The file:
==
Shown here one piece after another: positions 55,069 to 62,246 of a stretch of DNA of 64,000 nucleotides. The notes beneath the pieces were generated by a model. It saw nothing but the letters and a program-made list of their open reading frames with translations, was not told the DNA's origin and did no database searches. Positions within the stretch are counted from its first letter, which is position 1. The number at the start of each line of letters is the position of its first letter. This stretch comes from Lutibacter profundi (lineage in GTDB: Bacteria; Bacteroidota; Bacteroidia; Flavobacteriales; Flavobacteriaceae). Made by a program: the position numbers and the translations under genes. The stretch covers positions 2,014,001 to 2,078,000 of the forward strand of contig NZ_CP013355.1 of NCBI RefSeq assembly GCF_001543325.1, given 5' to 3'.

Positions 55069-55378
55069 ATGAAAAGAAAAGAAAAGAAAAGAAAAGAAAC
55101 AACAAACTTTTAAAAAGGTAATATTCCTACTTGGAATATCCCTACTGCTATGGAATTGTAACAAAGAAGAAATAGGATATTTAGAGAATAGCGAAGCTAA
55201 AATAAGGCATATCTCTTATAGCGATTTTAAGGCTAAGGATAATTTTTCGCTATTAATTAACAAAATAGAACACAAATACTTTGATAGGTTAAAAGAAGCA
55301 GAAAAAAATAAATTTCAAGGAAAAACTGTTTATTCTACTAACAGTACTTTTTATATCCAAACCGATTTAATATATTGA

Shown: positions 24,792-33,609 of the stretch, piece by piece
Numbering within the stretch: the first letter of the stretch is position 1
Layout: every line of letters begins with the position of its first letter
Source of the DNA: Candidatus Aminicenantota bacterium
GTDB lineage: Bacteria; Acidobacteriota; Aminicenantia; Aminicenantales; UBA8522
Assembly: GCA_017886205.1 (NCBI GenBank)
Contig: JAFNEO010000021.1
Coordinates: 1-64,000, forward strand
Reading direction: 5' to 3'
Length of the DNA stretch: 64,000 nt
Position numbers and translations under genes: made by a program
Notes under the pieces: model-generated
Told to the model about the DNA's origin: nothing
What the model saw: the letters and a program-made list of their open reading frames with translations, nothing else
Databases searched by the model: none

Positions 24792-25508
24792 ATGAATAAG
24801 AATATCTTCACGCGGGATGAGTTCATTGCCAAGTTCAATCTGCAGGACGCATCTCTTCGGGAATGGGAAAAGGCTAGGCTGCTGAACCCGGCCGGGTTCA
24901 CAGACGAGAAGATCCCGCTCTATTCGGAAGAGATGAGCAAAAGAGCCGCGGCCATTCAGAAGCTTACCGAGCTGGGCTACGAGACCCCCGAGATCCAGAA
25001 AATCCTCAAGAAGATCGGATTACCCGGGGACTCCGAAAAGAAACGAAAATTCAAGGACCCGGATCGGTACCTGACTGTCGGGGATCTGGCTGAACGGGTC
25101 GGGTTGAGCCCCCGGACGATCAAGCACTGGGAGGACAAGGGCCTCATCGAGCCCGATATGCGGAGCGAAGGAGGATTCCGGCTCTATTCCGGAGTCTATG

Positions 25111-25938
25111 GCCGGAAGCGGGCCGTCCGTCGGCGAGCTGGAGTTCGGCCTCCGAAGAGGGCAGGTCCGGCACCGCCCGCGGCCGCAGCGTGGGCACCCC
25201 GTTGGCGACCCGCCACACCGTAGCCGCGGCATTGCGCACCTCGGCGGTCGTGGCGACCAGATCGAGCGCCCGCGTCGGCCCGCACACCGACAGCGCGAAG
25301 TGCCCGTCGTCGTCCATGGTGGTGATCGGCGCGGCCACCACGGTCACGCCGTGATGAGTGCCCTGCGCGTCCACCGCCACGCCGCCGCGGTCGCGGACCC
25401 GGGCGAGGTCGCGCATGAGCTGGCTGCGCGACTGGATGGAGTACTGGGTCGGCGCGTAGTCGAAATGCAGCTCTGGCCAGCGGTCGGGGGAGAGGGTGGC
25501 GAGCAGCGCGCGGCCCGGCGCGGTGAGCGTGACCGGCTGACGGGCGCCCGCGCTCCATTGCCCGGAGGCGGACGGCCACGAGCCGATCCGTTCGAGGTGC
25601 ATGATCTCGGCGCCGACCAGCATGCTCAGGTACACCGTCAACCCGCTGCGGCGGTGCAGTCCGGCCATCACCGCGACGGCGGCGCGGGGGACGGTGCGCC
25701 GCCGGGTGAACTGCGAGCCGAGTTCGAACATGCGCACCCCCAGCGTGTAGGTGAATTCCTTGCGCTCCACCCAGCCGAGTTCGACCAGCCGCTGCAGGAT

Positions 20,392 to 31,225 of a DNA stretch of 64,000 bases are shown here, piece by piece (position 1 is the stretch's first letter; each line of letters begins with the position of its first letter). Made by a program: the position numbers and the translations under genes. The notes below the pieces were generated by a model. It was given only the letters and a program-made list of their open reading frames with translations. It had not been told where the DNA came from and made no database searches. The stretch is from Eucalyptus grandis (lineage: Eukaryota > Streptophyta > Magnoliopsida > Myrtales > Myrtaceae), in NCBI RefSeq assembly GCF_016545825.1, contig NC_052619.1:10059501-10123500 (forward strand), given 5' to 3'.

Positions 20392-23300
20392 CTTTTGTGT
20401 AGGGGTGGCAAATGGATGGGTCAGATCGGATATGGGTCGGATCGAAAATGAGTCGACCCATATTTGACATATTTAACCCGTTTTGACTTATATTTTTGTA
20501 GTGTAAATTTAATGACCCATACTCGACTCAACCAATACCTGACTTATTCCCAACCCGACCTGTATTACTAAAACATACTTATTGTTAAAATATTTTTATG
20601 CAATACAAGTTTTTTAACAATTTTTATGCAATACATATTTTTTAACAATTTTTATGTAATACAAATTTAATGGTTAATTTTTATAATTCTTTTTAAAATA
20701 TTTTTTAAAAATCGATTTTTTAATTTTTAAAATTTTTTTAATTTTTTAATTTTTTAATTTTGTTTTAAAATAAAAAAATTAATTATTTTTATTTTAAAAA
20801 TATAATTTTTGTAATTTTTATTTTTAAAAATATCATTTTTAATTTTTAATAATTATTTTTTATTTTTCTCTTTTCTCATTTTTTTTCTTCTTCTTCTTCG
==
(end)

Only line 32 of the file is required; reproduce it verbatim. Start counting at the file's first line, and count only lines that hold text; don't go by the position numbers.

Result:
25401 GGGCGAGGTCGCGCATGAGCTGGCTGCGCGACTGGATGGAGTACTGGGTCGGCGCGTAGTCGAAATGCAGCTCTGGCCAGCGGTCGGGGGAGAGGGTGGC